My departmental responsibility includes dealing with vandalism, as the hon. Gentleman knows. I shall be talking to the chief constables of the country very shortly about it. I should be interested in a debate, but it cannot come yet. I agree that this is a matter to which we should put our minds, but it is detailed and complicated. I found a booklet on the subject when I went to the Home Office, and I will send the hon. Gentleman a copy.

Mr. Jay

Is my right hon. Friend aware that, on the question of the poultry meat hygiene regulations, the Leader of the House gave a virtual undertaking before the recess that there would be a proper debate on the Prayer? Is he further aware that this is quite a different subject from the EEC regulations which we are to discuss tomorrow? It is essential that before 2nd November we have a proper opportunity to debate and vote on the Prayer.

Mr. Rees

I have seen the letter which my right hon. Friend has written to the Leader of the House. This is an important matter and I will see what I can do.

Mr. Marten

I wish to reinforce the point made by the right hon. Member for Battersea, North (Mr. Jay). The last day on which a debate can take place on this subject is 2nd November. What we are after is the ability of the House to take a decision by means of a vote. The Home Secretary is right in saying that we can discuss the subject tomorrow, but we can take no decision then because the Government are holding the debate on the motion for the Adjournment. Is the right hon. Gentleman aware that this is a totally wrong way to proceed?

Mr. Rees

I understand the problem, and I repeat that I will see what I can do.

Mr. Hooky

Will my right hon. Friend find an early date for a debate on the Sixth Report of the Royal Commission on Environmental Pollution concerning nuclear hazards, which raises enormously important issues of public policy?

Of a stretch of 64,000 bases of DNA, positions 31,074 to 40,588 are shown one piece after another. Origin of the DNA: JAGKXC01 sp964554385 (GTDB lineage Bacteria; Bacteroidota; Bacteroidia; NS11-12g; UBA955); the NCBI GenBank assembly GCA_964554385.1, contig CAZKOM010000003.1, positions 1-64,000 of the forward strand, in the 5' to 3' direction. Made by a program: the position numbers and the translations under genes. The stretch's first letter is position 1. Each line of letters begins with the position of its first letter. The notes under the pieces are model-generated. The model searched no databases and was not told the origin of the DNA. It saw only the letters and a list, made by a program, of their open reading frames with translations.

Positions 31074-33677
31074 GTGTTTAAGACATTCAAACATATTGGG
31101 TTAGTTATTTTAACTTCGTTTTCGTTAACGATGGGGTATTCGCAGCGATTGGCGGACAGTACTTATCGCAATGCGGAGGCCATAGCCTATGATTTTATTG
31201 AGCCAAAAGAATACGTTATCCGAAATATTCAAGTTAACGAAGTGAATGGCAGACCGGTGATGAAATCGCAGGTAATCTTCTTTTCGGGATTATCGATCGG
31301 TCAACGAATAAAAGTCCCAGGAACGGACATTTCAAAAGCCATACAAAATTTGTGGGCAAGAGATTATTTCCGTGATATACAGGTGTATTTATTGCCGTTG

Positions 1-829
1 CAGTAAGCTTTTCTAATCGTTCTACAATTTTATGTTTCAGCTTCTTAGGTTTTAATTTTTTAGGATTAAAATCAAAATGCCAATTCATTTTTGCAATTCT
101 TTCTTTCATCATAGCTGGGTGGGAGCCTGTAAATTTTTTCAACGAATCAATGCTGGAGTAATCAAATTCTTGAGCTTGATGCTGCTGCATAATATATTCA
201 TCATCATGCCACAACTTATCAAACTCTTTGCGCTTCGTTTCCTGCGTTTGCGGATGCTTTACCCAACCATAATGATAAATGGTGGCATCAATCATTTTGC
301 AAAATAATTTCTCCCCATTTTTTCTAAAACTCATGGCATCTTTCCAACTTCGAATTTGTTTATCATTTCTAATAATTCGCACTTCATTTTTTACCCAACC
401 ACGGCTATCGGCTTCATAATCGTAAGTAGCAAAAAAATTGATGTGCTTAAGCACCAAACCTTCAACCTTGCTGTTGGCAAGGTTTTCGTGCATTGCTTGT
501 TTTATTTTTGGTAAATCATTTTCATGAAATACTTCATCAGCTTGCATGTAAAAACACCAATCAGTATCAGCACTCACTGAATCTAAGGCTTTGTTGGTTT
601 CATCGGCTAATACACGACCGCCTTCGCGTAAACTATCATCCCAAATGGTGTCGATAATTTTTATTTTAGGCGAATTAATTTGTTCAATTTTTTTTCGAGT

Mr. Rees

With the problems of the next two or three weeks, it will not be possible to have a debate, but it is an important matter and I will discuss it with my right hon. Friend the Secretary of State for Energy.

Mr. Michael Morris

May I press the right hon. Gentleman to move forward from a hoped-for statement on the drought to a commitment that there will be one?

Mr. Rees

There will be a statement. I will check carefully as to when it will be.

Mr. Lee

On the question of the Select Committee, arising from the Prime Minister's statement, I do not think that it is clear whether the matter is to be de- bated. Will the motion to set up the Committee be tabled very soon indeed? One important aspect of the urgency is that I understand that the hon. Member who was named in the Observer article has taken out writs for libel, and there may be questions of conflict of jurisdiction.

Mr. Rees

I understand that point, having played a part in the discussions. The best way is to take up the offer made by my right hon. Friend the Prime Minister, and as acting Leader of the House I will take these matters into account. The possible conflict to which my hon. Friend has referred was discussed. With his legal knowledge, the more my hon. Friend can add to the knowledge we have of the situation, the better.

Mr. Aitken

The right hon. Gentleman said that he would look into the need for a debate on foreign affairs. When he does so, he will find that it was a firm commitment. Will he ensure that it takes place before the Prorogation?

Mr. Rees

I will look into the matter. There was a debate on Rhodesian affairs yesterday.

Mr. Ioan Evans

Regarding the Leader of the Opposition's suggestion that we should guillotine Lords amendments, would my right hon. Friend think in terms of guillotining the House of Lords itself, or at least its hereditary members?

In view of the representations made by the TUC and the CBI on selective import controls, can we have a Government statement next week?

Mr. Rees

I cannot make a promise on that latter point. As for my hon. Friend's question about the House of Lords, I think the best thing I can do at the moment is to say "Let us wait and see." The Government are determined to get their business and will find a means of getting it through.

Mr. Michael Latham

Can we have a debate soon on housing policy? At the beginning of August, the Government changed their policy by cutting the council-house building programme and local authority mortgages and no one knows what the new policy is.

Mr. Rees

I will have a word on that aspect with my right hon. Friend the Secretary of State for the Environment, but in view of the time factor it will not be easy to have a debate. However, there may be other ways of clearing up the hon. Gentleman's mind.

Mr. Townsend

When shall we be able to debate the report of the Select Committee on Cyprus? Does the right hon. Gentleman recall that the report, apart from dealing with the Cyprus affair, had important comments on the making of British foreign policy?

Mr. Rees

Having studied last week's business statement and the discussion on it, I am sure that there are real problems about the reports of Select Committees, and I am seized of the importance of the matter. But I see no prospect of debating the report on Cyprus in the near future.